Mr. B, the great George Balanchine, is way too big for my birthday blog. This special post in his honor—he was born on this day, January 22nd in 1904—features a smattering of clips to celebrate his incredible contributions.
I’ve written in the past about Balanchine via the American Masters program, Master of the Dance. Get it in the queue stat. Additionally, be sure to check out Dancing with Mr. B, featuring six of his ballerinas, including Maria Tallchief, Allegra Kent, and Darci Kistler; you can find clips on YouTube, but it’s a big treat in its entirety.
BTW, I’m not including full clips as I think you should watch those uninterrupted and full screen. Instead, these are overviews to pique your interest or remind you of how much you love certain ballets.
Kick off with a nice tribute from Peter Martins, with clips from many different dances and a concise summary of Mr. B’s life.
NYCB ballerina Ashley Bouder nicely introduces Serenade, an early ballet and quintessential Mr. B.
A clip of groundbreaking Agon, with commentary set-up and a chance to see Diana Adams and Arthur Mitchell in action. Created in a time when it was a big kerfuffle to feature a black man dancing with a white woman.
You can find many clips of Jewels, including the entire ballet; I recommend you get the DVD of the Paris Opera Ballet’s version. This is a decent overview of all three parts (Emeralds, Rubies, and Diamonds) from Pacific Northwest Ballet’s production.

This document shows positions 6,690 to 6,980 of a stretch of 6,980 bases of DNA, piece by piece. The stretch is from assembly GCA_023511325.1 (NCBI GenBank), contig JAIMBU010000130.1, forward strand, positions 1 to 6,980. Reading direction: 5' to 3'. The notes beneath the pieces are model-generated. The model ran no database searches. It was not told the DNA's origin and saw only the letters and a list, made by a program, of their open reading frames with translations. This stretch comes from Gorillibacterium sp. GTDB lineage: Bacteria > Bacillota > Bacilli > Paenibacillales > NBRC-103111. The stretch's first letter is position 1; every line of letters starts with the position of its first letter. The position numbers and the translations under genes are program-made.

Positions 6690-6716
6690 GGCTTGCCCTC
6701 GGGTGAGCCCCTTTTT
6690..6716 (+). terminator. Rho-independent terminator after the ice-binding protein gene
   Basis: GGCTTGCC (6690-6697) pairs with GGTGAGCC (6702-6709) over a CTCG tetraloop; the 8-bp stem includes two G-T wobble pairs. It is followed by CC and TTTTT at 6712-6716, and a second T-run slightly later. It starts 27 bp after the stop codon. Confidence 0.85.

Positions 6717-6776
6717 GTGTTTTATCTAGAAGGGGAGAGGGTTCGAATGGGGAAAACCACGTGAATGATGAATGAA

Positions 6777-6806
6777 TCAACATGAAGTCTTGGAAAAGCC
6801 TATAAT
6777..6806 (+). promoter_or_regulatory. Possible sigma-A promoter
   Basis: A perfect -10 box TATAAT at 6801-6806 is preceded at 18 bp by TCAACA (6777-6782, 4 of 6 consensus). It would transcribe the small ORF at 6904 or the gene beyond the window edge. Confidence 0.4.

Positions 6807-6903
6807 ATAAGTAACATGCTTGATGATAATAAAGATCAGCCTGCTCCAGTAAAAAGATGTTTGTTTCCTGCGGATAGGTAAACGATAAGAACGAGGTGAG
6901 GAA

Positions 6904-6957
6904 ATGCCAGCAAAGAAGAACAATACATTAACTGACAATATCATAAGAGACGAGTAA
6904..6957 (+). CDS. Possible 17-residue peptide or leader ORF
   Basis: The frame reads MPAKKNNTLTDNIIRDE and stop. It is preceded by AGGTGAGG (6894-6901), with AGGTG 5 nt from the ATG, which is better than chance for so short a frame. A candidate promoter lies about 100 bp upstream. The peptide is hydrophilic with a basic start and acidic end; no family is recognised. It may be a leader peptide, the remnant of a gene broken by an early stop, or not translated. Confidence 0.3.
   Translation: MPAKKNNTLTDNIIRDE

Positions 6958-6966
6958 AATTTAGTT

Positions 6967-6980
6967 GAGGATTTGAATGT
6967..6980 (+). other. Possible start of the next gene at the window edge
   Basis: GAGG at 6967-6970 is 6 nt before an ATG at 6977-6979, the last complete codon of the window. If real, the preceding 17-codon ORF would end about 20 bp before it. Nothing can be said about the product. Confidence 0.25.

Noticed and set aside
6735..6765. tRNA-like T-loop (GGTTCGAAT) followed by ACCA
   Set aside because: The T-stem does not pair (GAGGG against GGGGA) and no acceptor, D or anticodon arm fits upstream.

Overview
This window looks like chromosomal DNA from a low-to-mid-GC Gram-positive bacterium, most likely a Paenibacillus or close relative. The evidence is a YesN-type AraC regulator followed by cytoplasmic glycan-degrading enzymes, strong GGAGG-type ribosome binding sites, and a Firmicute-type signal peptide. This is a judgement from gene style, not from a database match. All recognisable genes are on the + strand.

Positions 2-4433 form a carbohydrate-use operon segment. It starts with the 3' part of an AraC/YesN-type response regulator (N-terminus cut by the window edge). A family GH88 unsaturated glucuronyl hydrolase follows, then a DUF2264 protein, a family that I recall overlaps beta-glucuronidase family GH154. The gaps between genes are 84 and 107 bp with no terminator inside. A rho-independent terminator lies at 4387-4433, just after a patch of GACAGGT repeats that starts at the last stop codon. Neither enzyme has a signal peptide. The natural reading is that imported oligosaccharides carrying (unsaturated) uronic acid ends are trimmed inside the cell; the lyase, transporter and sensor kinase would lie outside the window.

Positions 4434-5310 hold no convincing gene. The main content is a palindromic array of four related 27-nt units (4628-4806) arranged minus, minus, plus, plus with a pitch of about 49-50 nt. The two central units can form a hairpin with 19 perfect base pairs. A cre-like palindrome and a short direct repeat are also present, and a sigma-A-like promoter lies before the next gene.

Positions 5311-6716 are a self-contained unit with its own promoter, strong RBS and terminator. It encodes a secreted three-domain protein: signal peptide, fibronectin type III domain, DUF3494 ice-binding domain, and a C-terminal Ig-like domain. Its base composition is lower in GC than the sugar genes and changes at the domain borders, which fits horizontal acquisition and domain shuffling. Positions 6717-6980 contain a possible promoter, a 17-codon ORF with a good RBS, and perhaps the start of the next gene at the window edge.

To truly appreciate Jewels, read this essay by my friend Laura Jacobs, the best dance writer.
A lot of folks don’t realize Balanchine also choreographed for Broadway. Here, a clip from “Slaughter on 10th Avenue” from the movie On Your Toes. Featuring Vera Zorina and—sit down—Eddie Albert, a very long way from Green Acres.
The great Gelsey Kirkland famously clashed with Mr. B and wrote about their differences in Dancing on My Grave. Nonetheless, this brief clip of Theme and Variations allows you to see how beautifully she interpreted his work. This is murderously fast. She moves like a sprite.
Of course, the most legendary Balanchine partnership was his with Suzanne Farrell. I had to include the complete ballet of Tzigane because it’s short and it’s amazing, a perfect fusion of classicism and the modern angularity that Mr. B understood and used so beautifully. Watch her dance to a piece that carries its own rhythm; the music has twisted into Farrell here like a strand of her own DNA.
Ending with a quick excerpt from the lovely Davidsbundlertanzen.
Thank you, Mr. B and the countless dancers who manifested the workings in that beautiful mind.